Workshop on improving food security through rice-based farming systems
Researchers from Lao PDR, Cambodia, Bangladesh and Australia are gathering in Vientiane this week for a three-day workshop on increasing the productivity and profitability of rice-based farming systems. The ACIAR workshop will track progress of a suite of research projects and highlight further opportunities for improving food security in the region. One 13 June 2012 Dr Bounthong Bouahom, Director-General, National Agricultural Forest Research Institute, Lao PDR, will make the opening remarks at the workshop. The attendees will include representatives of many key agricultural research agencies that are partners in the ACIAR projects.
Cycles of hunger and poverty
“In Cambodia rice yields lag up to 50 per cent behind comparable systems in other parts of South-East Asia, and there are similar yield gaps found in the uplands of Laos and the poorest parts of Bangladesh,” said ACIAR’s Principal Regional Coordinator for Mekong countries, Dr Gamini Keerthisinghe. “Many farmers who rely on rice-based systems cultivate small areas of land and don’t have access to new crop varieties and technologies to help boost production. As a result, low productivity and shrinking farm size has seen some parts of Laos, Cambodia and Bangladesh facing cycles of hunger and poverty. “The Australian Government through ACIAR is investing nearly AU$15 million over five years in an integrated portfolio of projects in Laos, Cambodia and Bangladesh to identify promising management practices that are best suited to the rice-based farming systems in these countries,” Dr Keerthisinghe said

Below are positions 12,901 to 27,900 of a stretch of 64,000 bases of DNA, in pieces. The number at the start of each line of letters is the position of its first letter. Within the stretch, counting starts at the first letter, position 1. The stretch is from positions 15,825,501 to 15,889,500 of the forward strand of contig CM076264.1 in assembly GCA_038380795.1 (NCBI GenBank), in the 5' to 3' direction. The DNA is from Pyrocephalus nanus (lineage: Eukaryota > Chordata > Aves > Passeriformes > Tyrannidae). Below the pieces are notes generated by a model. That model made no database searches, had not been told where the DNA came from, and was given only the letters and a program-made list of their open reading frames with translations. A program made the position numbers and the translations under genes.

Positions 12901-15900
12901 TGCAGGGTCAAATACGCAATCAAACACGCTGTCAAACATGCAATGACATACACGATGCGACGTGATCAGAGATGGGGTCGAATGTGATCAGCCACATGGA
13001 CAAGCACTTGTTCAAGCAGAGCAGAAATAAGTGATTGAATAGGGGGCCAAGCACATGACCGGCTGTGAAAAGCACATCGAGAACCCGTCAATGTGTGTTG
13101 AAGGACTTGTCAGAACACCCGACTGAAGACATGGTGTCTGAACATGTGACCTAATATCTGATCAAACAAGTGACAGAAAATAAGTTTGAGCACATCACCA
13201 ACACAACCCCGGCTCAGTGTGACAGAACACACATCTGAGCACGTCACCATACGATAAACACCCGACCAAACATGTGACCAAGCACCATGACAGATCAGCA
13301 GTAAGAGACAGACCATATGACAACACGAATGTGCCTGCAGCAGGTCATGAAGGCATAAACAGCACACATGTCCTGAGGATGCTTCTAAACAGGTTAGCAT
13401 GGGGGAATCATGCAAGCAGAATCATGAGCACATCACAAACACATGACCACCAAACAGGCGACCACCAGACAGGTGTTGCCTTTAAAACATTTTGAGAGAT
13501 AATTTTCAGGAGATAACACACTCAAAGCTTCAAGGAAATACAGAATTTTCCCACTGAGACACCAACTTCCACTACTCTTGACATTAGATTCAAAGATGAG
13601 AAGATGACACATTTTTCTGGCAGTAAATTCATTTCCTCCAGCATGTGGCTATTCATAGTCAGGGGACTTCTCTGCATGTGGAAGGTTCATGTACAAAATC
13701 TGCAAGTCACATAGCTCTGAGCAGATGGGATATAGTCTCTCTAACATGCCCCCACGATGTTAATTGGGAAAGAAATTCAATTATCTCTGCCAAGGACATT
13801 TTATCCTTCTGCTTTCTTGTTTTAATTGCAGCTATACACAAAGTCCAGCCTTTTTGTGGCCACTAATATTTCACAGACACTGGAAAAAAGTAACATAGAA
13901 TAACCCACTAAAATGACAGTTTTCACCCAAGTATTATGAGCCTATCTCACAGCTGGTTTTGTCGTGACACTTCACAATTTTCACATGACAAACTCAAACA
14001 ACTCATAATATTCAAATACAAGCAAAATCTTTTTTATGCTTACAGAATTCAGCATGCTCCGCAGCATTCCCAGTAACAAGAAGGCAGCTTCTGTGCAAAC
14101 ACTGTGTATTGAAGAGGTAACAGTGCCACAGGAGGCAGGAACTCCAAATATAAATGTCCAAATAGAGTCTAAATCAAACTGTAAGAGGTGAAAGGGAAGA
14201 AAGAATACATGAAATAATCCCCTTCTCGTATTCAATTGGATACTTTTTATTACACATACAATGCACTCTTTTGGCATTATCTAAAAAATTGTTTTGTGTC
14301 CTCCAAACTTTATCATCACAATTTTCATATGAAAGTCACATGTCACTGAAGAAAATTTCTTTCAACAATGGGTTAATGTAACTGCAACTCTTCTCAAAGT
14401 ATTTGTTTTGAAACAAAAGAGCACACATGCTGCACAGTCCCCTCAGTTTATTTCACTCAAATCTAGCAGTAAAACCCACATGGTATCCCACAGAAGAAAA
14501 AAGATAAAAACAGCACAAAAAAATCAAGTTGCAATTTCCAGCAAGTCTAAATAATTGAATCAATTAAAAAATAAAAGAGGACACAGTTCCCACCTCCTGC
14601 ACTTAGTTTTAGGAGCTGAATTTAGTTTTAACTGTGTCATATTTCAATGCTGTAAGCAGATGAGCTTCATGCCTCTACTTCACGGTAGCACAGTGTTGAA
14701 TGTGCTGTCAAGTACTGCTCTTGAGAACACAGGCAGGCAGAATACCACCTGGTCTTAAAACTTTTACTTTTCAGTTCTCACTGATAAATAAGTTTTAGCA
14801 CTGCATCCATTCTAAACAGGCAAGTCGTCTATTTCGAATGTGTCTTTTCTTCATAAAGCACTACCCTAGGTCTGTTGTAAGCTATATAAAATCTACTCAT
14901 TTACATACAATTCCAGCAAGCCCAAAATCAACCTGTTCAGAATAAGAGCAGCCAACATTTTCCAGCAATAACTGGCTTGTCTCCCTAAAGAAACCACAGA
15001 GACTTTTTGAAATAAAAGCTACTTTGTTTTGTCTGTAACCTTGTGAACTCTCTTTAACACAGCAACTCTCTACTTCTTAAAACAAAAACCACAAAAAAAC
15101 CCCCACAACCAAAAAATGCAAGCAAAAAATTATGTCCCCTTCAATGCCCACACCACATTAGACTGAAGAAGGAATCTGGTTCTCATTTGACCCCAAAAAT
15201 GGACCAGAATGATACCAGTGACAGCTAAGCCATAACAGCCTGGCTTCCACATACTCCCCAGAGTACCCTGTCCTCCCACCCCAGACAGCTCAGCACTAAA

Researchers and farmers working together
In the Savannakhet and Champassak provinces of Laos the research involves approximately 300 farms in ten villages, including the poor upland districts of Sepon and Phim. The researchers and farmers are working together to test and adapt new water management, crop and livestock technologies, along with new marketing approaches. In Cambodia, demonstrations of commercially viable direct-seeded technologies and practices are underway, while in western Bangladesh the role of short-duration pulses, such as lentils and mungbean is being tested as a means of delivering improved soil nutrition and additional dietary protein. “The purpose of the mid-term technical workshop is to develop cross-project synergies to enhance the program’s overall success, and to identify future research priorities,” Dr Keerthisinghe said.